Multidimentional integrals in julia: speed and automatic differentiation

I would like to differentiate through a two-dimensional integral.

Therefore, two questions:

  1. Are there tricks to differentiate Cuba?
  2. Is there a way to speed up Julia native implementations?

Here is MWE and tests

using BenchmarkTools

using HCubature
using NIntegration
using QuadGK
using Cuba

function model(cosθ,ϕ; pars)
    α1 = α2 = pars[1]-1
    v = (exp(-α1*(cosθ+1)) + exp(-α2*(1-cosθ)))*(1+sin(ϕ))^(1.2)
    return abs2(v)
# using Plots
# plot(cosθ -> model(cosθ,π/4; pars = [2.3]), -1, 1)
I_quadgk(pars) = quadgk(cosθ->quadgk(ϕ->model(cosθ,ϕ;pars=pars),-π,π)[1],-1.0, 1.0)[1]
I_nintegration(pars) = nintegrate((cosθ,ϕ,z)->model(cosθ,ϕ;pars=pars), (-1.0, -π, 0.0), (1.0, π, 1.0))[1]
I_hcubature(pars) =  hcubature(x->model(x[1],x[2]; pars= pars), [-1.0, -π], [1.0, π])[1]
I_cuba(pars) = cuhre((x,f)->f[1]=model(2x[1]-1, π*(2x[2]-1);pars=pars),2,1).integral[1]*(4π)
@btime I_cuba([2.3])
@btime I_quadgk([2.3])
@btime I_hcubature([2.3])
@btime I_nintegration([2.3])

Results are:

1) Cuba:          72.500 μs (1305 allocations: 61.28 KiB)
2) 2x QuadGK:    160.800 μs (827 allocations: 19.44 KiB)
3) NIntegration: 303.800 μs (209 allocations: 9.91 KiB)
4) HCubature:      2.215 ms (23787 allocations: 850.86 KiB)

I found it quite surprising with respect to the number of github stars on the packages :slight_smile:

EDIT: replaced parameters to a vector.

Pin the experts: @stevengj, @giordano, @pabloferz.
Any thoughts are welcome!

Shouldn’t it be fairly straightforward to just use an analytical derivative here? If you’re using this inside other code using e.g. Zygote, you could also write a custom adjoint for Cuba.jl.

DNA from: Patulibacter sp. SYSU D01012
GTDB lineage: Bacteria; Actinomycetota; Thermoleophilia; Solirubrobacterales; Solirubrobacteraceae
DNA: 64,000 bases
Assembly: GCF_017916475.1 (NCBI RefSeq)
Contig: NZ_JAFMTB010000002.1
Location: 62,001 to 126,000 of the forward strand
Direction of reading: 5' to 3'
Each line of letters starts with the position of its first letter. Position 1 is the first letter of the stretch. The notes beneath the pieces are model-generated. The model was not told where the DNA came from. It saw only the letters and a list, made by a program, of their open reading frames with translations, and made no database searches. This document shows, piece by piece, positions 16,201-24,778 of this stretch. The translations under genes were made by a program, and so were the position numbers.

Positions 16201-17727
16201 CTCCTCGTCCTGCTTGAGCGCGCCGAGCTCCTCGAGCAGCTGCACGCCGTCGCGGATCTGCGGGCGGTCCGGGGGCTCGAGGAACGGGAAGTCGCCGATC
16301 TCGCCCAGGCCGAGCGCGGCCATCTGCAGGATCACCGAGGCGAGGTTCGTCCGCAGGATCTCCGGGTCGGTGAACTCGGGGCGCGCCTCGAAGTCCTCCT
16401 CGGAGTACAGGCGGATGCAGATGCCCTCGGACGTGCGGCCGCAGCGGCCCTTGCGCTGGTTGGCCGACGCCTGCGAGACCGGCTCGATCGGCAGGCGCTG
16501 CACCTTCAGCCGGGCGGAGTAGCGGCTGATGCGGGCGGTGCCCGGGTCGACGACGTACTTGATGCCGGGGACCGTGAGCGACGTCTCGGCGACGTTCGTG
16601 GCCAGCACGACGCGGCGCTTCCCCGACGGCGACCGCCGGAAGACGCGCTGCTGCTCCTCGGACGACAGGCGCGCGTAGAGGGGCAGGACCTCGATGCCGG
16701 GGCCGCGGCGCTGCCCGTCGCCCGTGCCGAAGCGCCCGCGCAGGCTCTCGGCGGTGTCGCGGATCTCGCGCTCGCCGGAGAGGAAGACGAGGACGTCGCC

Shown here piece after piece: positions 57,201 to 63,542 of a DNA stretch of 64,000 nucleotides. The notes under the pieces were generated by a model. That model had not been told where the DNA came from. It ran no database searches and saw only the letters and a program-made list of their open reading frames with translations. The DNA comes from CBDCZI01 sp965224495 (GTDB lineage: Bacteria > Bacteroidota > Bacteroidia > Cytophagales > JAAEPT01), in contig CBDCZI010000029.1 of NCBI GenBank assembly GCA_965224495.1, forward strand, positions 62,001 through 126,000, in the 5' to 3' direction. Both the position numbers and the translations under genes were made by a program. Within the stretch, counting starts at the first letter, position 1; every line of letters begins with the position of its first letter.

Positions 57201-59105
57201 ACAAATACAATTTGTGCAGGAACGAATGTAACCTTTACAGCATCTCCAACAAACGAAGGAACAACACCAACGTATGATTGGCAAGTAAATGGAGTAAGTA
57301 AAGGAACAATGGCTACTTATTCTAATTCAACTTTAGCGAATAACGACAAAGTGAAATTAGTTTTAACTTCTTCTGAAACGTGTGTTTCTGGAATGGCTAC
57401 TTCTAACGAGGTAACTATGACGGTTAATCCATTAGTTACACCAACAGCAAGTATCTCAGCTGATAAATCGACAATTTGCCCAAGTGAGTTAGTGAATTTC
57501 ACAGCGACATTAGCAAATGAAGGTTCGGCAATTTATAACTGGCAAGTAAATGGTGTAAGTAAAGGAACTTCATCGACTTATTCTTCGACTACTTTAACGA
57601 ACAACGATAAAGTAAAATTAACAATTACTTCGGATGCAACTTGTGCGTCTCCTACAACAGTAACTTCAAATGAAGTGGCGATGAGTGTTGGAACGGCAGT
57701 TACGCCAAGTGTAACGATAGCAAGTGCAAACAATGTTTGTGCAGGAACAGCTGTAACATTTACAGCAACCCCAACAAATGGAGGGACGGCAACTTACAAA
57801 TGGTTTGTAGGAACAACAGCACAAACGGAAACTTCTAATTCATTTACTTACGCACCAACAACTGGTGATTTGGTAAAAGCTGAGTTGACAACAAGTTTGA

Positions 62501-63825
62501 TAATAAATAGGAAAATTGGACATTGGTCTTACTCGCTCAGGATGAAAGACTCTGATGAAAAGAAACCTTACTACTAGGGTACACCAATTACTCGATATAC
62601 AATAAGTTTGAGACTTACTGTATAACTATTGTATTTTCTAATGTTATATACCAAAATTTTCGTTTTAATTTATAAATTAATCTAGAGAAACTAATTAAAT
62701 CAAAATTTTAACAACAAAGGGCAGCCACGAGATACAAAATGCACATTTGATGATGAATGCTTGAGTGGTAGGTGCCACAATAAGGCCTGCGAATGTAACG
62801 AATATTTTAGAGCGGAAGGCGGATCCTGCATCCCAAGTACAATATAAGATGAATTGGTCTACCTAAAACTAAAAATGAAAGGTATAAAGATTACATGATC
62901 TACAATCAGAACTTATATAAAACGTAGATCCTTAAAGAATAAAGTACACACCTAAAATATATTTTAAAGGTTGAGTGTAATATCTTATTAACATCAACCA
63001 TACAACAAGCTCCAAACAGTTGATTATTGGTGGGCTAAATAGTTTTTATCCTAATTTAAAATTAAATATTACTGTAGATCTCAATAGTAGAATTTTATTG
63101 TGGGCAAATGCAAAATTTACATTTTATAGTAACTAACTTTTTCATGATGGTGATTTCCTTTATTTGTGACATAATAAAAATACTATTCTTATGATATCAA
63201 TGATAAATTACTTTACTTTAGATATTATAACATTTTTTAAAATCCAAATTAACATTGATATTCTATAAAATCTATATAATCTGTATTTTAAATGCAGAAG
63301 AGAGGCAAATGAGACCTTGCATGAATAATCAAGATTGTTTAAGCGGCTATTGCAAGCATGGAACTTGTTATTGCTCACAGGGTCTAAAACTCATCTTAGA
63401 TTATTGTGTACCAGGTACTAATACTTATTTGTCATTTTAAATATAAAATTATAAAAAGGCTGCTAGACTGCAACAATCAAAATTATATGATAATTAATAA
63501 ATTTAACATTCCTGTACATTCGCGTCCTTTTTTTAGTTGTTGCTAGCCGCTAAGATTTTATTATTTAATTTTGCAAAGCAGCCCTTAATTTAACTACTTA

My working problem is more complicated than that.
However, trying Zygote is an interesting idea. Could maybe sketch an example?
Let’s say, the parameter is a vector of dim2. Thanks in advance!

Yes. FWIW, we made Quadrature.jl parameter explicit to make it easy to write the adjoint, I just haven’t gotten to it yet. It would be fairly straightforward to do though.

With Zygote, you could solve it like this, by differentiating through the integrand:

using Cuba, Zygote

function model(cosθ,ϕ; αp1 = 2.3)
    α1 = α2 = αp1-1.0
    v = (exp(-α1*(cosθ+1)) + exp(-α2*(1-cosθ)))*(1+sin(ϕ))^(1.2)
    return abs2(v)

integrand(x, αp1) = model(2x[1]-1, π*(2x[2]-1);αp1=αp1)
I_cuba(αp1) = cuhre((x, f) -> f[1]=integrand(x, αp1),2,1).integral[1]*(4π)
Zygote.@adjoint I_cuba(αp1) = I_cuba(αp1), Δ -> (Δ * cuhre((x, f) -> f[1]=Zygote.pullback(a -> integrand(x, a), αp1)[2](1)[1], 2, 1).integral[1] * (4π),)

And then get the gradient:

julia> Zygote.gradient(x -> I_cuba(x[1]), [2.3])

It should be fairly easy to replace αp1 with a vector if you have multiple parameters.


If you only a few parameters, it might be also worth considering using ForwardDiff for the integrand instead of Zygote.pullback, since that will then probably be faster.

1 Like

Nice, I will try that. Thanks a lot

Regarding the benchmark — it isn’t an entirely fair comparison, since you probably aren’t computing the integrals to the same accuracy in the different routines. For example, in NIntegration I think the default relative error is 1e-6, whereas in HCubature the default is sqrt(ε) ≈ 1.5e-8

(Even if you set the same error tolerances in all the approaches, because they estimate errors in different ways you might get substantially different accuracy. One way to compare would be to compute the “exact” integral using a very low tolerance in one of the routines, and then check out what tolerance is needed in each routine to roughly obtain a given relative error, e.g. 1e-6.)

That being said, I suspect that there may have been a performance regression in HCubature — it didn’t use to require so many allocations if I recall correctly (it uses StaticArrays internally so its temporary arrays are not supposed to be heap-allocated.) I’ll have to look into it.

Since you have a smooth integrand in 2d, you might also want to try the pcubature function from Cubature.jl.


A good point, I have not thought about accuracy, indeed.
I tend to assume pragmatically that the returned value is exact, but of course it is not the case.

Thank you for suggestion trying Cubature, I was puzzled by the difference between Cubature and HCubature.